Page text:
That time our plane caught on fire over the Atlantic

That time our plane caught on fire over the Atlantic
Brent and Michael's plane caught on fire and had to be diverted back to the United States Photo: Provided

We’ve been doing a lot of traveling in the two years since we left Seattle to become digital nomads, and most of it has gone off without a hitch.

Of course, there have been exceptions. Like earlier this year, when our plane across the Atlantic caught on fire.

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Ironically, earlier in the day, Brent had tweeted a quote from The Lord of the Rings, something Bilbo says: “It’s a dangerous business, Frodo, going out your door.”

And Michael had tweeted back, “That’s an ominous thing to post right before getting on a plane.”

It had been a last-minute flight, so we hadn’t been able to get seats together. And once we boarded and the plane was climbing, Brent thought the same thing he thinks every time he travels by air: This is so unnatural, being propelled up into the sky inside this massive metal machine that weighs hundreds of thousands of pounds.

But then he remembered what Michael, a former flight attendant, always says: “Airplanes are easily the safest way to travel. We were in far more danger in the taxi on the way to the airport.”

On one side of the plane, Michael pulled out his Kindle and caught up on some reading. On the opposite side, Brent opened his laptop and started doing some work.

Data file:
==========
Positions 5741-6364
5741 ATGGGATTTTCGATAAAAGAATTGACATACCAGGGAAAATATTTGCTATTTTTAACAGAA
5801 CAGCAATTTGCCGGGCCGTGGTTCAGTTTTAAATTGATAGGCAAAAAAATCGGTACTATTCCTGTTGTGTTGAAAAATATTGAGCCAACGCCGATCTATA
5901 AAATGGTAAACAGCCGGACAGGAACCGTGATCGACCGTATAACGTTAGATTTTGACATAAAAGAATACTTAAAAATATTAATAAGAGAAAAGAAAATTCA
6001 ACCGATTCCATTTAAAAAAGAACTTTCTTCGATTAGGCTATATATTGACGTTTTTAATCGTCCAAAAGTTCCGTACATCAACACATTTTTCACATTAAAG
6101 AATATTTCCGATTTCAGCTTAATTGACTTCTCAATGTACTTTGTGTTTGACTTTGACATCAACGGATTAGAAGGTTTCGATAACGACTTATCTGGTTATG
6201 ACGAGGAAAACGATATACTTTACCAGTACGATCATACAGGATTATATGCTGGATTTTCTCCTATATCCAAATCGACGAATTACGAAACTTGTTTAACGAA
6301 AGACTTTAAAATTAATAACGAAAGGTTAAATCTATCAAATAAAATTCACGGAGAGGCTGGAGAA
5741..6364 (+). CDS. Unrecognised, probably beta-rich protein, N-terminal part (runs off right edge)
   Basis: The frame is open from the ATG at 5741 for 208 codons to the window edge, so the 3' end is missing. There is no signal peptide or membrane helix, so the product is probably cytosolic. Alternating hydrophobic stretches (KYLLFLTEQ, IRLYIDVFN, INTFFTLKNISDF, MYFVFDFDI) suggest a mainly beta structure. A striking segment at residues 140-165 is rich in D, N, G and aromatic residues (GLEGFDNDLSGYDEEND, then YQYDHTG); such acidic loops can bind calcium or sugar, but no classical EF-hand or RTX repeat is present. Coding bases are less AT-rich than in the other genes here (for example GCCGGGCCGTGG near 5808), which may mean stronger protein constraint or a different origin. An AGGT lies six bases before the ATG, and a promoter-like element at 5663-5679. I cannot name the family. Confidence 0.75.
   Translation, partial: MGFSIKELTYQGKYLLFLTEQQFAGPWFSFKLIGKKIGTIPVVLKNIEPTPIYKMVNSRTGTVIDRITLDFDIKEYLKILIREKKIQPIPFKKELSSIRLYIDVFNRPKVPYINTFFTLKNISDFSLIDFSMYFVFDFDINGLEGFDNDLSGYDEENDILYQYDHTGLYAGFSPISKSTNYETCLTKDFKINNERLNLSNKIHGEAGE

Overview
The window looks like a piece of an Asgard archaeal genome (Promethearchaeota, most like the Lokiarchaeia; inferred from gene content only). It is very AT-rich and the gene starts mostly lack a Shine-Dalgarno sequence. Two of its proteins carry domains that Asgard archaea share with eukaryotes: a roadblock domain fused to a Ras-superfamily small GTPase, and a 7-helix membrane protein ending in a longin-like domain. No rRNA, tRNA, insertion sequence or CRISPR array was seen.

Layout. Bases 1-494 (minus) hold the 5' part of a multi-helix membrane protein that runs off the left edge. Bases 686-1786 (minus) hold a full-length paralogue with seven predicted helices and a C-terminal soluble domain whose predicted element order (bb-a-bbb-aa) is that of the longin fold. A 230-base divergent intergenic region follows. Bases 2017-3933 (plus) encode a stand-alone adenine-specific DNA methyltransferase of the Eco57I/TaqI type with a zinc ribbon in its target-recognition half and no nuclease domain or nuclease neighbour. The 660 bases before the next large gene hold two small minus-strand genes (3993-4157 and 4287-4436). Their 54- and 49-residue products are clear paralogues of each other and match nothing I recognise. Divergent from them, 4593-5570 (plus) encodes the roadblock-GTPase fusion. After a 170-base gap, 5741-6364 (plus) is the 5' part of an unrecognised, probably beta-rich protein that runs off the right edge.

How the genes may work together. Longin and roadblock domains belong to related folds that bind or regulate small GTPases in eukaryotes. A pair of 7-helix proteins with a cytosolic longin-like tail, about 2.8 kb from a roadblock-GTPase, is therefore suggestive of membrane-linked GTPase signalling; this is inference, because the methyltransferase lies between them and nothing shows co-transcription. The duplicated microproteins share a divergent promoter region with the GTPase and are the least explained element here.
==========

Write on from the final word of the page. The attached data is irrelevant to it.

A half hour into the flight, somewhere out over the Atlantic, we both thought we smelled smoke. The flight attendants must have burned dinner, Michael thought. Been there, done that.

Closer to the fire, which was coming from his side of the plane, Brent noted the smoke had a weirdly chemical smell, like melted plastic.

Like the inside of a plane on fire.

Sure enough, the flight attendants soon rushed down the aisle hauling fire extinguishers and oxygen masks. Their expressions were determined, but worried. This was no minor mishap.

Suddenly, the captain spoke curtly over the PA system, “Ladies and gentleman, we’re diverting to Boston for an emergency landing. We’ll be on the ground in thirty minutes. Please do not get out of your seats.”

Shaken, but alive
Shaken, but alive Provided

How much danger we were in? At this point, most passengers didn’t know anything, just that this was obviously a very serious situation. Smoke in the cabin? An emergency landing?

Brent thought: Are we going to crash? Am I going to die?

Michael’s flight attendant training kicked in. He told the anxious young man sitting next to him to put on his shoes in case we had to evacuate. Or run through wreckage, he thought. Then he looked across the cabin, mentally willing Brent to put on his shoes as well.

The minutes ticked by.

Now we were both thinking the same thing: Did we make a mistake setting out on this “digital nomad” thing?

If we’d never left home, sure, our lives might have been less exciting, but at least we’d still be alive. And how exactly might we die if the plane crashed? Would the impact kill us? Or would we die in the fire?

Most of the passengers remained remarkably calm. Brent turned to the man in the seat next to him, who he had only nodded to before, and they started telling each other their life stories. Michael calmly explained to his young seatmate how much training flight attendants received, and how qualified they were to handle situations exactly like this.